Nokia 808 PureView lens

What's the toughest challenge in making a camera phone lens?
To achieve high resolution, when compared to regular camera lenses, while keeping the size of the lens and the camera as small as possible at the same time.

Thinness is a crucial success factor for cameraphones.
Only really outstanding cameras like the one in the Nokia 808 PureView may be a few more millimeters larger.

It is not possible to build lenses with a higher resolution than permitted by the diffraction limit.

The lens in the Nokia 808 PureView is close to the diffraction limit, a physical law that limits the resolution of a lens.

Nokia 808 lens
Strange mathematical aspherical curves, impossible in glass DSLR lenses which must be ground

One needs extraordinary resolution for the massive 41 megapixels of the sensor to be able to capture the fine photographic details.

Glass can only be made in spherical shapes and to a certain extent polished to aspherical shape,
but there are big problems with how it refracts light as soon as it comes to
compact wide angle lenses like those in camera phones

~Christian Bannert -- head of R&D at Carl Zeiss AG, Camera Lens Div.

Extreme aspheric lenses ( mathematical profile appears dimpled ) are much better at refracting light in this case.

What's so good about the Nokia PureView 808 lens?
This wonder lens achieves a resolution, which is 75% of the diffraction limit.
The only way it could be even better would be, if the f-stop number were smaller, which would mean a larger diameter aperture.
If it contained an iris to be stopped down it would only get worse, different from normal photographic lenses.
Achieving this resolution in an affordable mass market product was Zeiss's greatest challenge.

What difference do you see in a picture taken with a Carl Zeiss lens, compared to other lenses?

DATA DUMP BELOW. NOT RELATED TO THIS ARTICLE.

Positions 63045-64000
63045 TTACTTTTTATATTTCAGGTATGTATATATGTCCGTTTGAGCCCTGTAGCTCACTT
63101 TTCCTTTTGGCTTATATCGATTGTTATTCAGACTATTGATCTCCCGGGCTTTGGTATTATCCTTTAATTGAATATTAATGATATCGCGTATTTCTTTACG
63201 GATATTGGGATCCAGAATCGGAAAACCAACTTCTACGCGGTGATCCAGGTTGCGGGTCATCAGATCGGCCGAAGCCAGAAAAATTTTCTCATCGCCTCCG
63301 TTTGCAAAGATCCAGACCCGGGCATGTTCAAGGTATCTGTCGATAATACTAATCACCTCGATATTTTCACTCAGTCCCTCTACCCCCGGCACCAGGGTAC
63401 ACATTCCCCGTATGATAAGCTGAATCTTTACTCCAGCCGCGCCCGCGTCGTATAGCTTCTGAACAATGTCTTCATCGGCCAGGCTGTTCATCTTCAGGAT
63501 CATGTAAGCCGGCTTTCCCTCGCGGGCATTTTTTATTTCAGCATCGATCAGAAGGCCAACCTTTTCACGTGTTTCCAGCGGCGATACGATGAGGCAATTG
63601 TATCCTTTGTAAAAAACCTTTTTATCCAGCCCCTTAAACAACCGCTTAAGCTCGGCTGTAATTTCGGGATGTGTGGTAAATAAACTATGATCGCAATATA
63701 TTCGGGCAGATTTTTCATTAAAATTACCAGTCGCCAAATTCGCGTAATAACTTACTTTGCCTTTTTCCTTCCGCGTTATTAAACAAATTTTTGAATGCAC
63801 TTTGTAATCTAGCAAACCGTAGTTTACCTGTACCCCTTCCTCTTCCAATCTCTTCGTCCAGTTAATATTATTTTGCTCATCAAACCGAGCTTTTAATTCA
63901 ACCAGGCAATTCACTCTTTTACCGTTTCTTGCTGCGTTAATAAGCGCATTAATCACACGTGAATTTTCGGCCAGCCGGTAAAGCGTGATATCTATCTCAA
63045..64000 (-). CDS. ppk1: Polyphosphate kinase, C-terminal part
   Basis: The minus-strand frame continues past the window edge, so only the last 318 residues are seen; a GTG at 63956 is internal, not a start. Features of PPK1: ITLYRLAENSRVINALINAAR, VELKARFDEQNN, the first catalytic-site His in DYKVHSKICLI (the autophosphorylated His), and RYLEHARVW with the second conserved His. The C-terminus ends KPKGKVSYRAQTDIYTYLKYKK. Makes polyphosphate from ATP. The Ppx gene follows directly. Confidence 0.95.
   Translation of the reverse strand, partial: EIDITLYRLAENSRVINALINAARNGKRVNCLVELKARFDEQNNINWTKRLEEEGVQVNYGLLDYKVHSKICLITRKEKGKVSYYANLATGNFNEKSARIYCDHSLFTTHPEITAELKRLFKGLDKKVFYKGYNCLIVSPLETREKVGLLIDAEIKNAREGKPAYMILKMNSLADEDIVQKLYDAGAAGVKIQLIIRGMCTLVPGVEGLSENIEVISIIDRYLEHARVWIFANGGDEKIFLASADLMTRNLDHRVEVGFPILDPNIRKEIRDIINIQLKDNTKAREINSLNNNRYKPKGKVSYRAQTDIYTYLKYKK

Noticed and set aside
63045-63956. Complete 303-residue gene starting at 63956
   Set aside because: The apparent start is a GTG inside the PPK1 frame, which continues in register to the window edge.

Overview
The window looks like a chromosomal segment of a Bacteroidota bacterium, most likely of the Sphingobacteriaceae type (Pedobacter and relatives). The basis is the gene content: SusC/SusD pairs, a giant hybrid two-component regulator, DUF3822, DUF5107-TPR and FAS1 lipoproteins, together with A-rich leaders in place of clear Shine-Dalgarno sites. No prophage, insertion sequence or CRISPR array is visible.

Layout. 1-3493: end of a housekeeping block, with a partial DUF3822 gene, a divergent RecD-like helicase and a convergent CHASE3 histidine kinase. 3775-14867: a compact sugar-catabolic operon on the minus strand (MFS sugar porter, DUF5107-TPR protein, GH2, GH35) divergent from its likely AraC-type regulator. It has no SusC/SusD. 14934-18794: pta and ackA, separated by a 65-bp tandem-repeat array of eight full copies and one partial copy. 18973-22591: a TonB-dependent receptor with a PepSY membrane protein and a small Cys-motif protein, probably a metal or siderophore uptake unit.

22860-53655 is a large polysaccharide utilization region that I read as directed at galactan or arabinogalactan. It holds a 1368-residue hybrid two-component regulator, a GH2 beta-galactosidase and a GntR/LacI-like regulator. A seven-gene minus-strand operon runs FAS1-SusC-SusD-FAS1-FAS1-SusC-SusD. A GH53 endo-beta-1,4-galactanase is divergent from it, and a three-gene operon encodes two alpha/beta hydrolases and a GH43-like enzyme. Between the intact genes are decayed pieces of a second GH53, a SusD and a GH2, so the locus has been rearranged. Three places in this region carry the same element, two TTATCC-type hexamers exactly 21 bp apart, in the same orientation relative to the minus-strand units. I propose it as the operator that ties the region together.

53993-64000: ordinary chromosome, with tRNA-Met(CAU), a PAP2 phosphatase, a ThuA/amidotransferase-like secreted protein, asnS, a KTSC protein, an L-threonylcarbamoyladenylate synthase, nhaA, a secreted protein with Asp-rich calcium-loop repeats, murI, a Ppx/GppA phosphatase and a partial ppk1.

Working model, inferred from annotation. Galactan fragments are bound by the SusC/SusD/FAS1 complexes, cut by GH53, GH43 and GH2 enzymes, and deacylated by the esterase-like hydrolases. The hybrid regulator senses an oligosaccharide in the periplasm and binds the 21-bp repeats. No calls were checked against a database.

High and even sharpness over the whole image area. No blurred zones, no excessive lens-flare. Good control of internal reflections is important to preserve the natural colours and high fidelity images, even matching the quality of much larger digital still cameras, unless the image is enlarged excessively.

A comparison between the absolute performance of a Carl Zeiss 50mm/f2 glass photographic lens for full-frame (24x36mm) sensors
and a 8mm/f2.4 plastic lens for a mobile phone shows that the mobile phone lens is sharper.

Nokia 808 lens
Carl Zeiss Lens of the Nokia 808 Pureview

Nokia Lumia 800 lens
Carl Zeiss Lens of the Nokia Lumia 800

Nokia 808 lens
Dr. Hubet Nasse is Staff Scientist at Carl Zeiss. He demonstrates what making a perfect Carl Zeiss lens means.
He hefts a large Carl Zeiss cine lens off the table, explaining how a phone lens differs.

Nokia phone lenses
Each of the grey plastic containers hold 40 plastic phone lenses.

The image taken with the big lens is better overall because the information is not concentrated into such a small image area as it is on a mobile phone sensor.

Making a camera phone lens, takes knowledge of modern optical design, very complex mathematical lens shapes, lens molding and mounting techniques.
Many, many measurement tools are used for quality assurance.

Carl Zeiss, measure the modulation transfer function (MTF) of their lenses as a figure of merit, while checking the Image Quality of their lenses.

Traditional camera lenses are made from a piece of glass called a blank, and then polished with a computer controlled precision tool.
Lenses used in mobile phones are made from plastic and moulded to precise computed surfaces.

Why can't they make plastic lenses for larger cameras?
Physical size! A larger plastic surface area expands and shrinks too much at different temperatures.
This doesn't apply to the tiny lens meant for a mobile phone.